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Desert storm: businessman envisions eastern Arkansas region becoming industrial oasis.

WHEN STEVE THOMAS looks at a map of eastern Arkansas, he sees an economic desert.

He notices the double-digit unemployment in counties such as Prairie and St. Francis and the erosion of the region's agricultural-based economy, without new industry filling the vacuum.

He sees little towns like Cotton Plant in Woodruff County, where downtowns are boarded up and residents reflect on the past in terms of what their town "used to have."

Jonesboro is the primary exception, though the Blytheville area in Mississippi County is starting to benefit from a flourishing steel industry.

But Thomas says the region needs a lot more industry to stay alive.

Borrowing a phrase the Memphis Commercial Appeal used to describe Jonesboro, Thomas refers to the hub town as "an oasis in an economic desert."

"The economic desert continues to get worse, and Jonesboro continues to get better," he says.

Those "desert" towns -- places such as Trumann, Augusta, Harrisburg and Des Arc -- "basically don't have an industrial base," he says. "And there's still a perception of those rich farmers in eastern Arkansas, but that perception is wrong.

"Farming is a feast-or-famine economy. The farm income has not risen on a steady incline in the last 10-12 years."

Thomas says some counties surrounding Jonesboro could be classified as "semiarid" in that they have unemployment rates that shift as various plants reopen, add shifts or lay off employees. Still, most of the region remains far behind the most recent statewide unemployment rate of 5.8 percent.

In hopes of transforming more of eastern Arkansas into an oasis, Thomas is building support for a group called Eastern Arkansas Recovery, or EAR.

He envisions it as a political action group of sorts that would include community, business and political leaders from around the state who want to see eastern Arkansas lure more industries such as manufacturing and food processing.

Rich Resource of Labor

Thomas says the balance of economic and political clout outside central Arkansas has shifted heavily in favor of northwest Arkansas. A major focus of EAR would be to sway the wealthy entrepreneurial families of that region to consider eastern Arkansas when making expansion plans, especially the poultry dynasties.

"There's a rich resource of labor in eastern Arkansas, but it's basically unskilled labor," Thomas says. "Maybe in |the poultry companies'~ expansive modes, they could locate some processing plants in these areas that would employ 500-1,000 people. ... That would be a boon for those economies."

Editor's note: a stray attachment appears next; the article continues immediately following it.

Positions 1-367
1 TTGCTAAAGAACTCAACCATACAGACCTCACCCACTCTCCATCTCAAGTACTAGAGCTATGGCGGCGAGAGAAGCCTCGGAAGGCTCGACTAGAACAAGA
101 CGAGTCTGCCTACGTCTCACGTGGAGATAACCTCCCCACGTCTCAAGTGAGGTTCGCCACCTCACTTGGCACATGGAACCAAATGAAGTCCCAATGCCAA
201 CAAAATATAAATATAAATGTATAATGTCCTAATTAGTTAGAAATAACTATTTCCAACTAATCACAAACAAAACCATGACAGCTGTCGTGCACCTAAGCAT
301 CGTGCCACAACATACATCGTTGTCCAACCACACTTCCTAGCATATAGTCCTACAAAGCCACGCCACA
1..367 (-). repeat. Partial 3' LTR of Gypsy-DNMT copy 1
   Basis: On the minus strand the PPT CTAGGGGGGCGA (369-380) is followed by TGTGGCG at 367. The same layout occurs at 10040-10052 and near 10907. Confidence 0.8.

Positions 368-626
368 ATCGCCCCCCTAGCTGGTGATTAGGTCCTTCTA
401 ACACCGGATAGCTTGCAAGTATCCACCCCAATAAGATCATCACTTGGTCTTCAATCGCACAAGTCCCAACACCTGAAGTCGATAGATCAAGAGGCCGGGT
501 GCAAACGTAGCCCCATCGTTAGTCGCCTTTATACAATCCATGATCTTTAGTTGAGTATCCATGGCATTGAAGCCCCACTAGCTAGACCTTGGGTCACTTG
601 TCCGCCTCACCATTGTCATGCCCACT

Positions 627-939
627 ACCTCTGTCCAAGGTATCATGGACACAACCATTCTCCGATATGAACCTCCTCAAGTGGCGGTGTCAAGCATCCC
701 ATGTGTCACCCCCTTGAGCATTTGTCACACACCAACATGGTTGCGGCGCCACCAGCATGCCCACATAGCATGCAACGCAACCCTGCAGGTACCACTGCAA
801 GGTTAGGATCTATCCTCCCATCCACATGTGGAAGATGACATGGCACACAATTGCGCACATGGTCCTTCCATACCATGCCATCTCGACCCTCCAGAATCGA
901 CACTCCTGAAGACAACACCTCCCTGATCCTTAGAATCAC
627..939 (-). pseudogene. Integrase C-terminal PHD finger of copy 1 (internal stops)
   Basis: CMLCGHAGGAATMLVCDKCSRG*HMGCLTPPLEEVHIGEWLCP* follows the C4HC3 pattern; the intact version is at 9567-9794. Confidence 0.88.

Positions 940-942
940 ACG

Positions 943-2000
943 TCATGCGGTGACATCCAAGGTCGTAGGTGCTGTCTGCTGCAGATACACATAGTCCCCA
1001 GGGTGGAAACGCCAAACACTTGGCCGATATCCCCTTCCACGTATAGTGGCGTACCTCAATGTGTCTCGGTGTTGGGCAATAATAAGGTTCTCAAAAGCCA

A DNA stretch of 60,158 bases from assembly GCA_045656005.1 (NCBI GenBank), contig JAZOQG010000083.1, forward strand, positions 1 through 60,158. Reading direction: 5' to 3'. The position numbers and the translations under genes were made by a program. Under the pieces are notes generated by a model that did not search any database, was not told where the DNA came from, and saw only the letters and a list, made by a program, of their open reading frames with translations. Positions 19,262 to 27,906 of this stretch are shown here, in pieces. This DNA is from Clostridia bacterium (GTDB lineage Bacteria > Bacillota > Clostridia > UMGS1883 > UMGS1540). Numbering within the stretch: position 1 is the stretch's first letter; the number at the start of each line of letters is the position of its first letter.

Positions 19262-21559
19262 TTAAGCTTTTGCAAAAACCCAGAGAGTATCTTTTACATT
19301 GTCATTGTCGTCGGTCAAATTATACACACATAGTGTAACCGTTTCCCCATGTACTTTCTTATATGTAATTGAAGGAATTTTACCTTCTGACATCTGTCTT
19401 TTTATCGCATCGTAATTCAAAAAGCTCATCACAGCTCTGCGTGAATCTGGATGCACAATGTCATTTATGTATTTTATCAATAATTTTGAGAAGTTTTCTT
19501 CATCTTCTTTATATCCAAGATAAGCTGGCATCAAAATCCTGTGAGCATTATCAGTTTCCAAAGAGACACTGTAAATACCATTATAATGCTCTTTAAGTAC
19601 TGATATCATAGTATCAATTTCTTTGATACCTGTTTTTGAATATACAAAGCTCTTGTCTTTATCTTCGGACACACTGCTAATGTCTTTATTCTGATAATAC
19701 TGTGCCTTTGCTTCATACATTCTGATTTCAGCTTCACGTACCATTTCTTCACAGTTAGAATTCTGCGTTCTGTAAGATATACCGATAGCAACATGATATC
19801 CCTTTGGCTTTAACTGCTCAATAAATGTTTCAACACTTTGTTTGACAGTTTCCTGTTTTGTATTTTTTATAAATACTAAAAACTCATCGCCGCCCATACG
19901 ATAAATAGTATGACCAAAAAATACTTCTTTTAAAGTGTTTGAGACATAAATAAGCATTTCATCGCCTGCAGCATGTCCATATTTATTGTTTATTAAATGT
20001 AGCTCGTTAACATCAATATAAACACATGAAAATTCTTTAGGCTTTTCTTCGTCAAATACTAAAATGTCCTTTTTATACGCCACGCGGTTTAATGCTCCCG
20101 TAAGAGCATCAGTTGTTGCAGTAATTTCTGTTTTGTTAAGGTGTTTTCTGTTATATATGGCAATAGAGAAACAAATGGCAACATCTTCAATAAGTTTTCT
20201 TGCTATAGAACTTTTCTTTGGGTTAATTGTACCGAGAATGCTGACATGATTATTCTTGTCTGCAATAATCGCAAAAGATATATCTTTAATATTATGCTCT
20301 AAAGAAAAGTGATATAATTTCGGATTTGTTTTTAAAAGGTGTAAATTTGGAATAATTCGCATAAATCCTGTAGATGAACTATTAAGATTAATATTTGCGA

A native of tiny Tuckerman in Jackson County, a town with a population of about 2,000 and chronic unemployment, Thomas grew up in a farming family. But, like many children of farming families, he's taken a different career route.

He now lives in Searcy, where he is a businessman with Frostyaire for Frozen Foods Inc., a company owned by his family.

However, his concerns remain firmly embedded in eastern Arkansas. That's why he hopes EAR can become a force.

"The whole purpose is to bring awareness to this area over here that economically has fallen by the wayside, and unless emphasis is placed on this area ... these various little communities are going to just dissolve," he says.

Thomas already has managed to bend the ear of a couple of politicians.

Newport lawyer Sam Boyce and Tom McRae, former president of the Winthrop Rockefeller Foundation Inc. -- lieutenant governor candidates -- have met with Thomas to discuss the region's woes. In fact, Boyce is running on a platform that stresses the need for industrial development in eastern Arkansas.

It is an idea in which Thomas hopes he can interest others. And fast.

"What we've got to do is act fast over here," Thomas says, pointing at a map of the state's eastern region. "We need to start seeing results in 5-10 years because if we don't, that definitely will be a desert over there. More so than an economic desert, it'll be a true desert."
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Title Annotation:Steve Thomas
Author:Walters, Dixie
Publication:Arkansas Business
Date:May 17, 1993
Words:651
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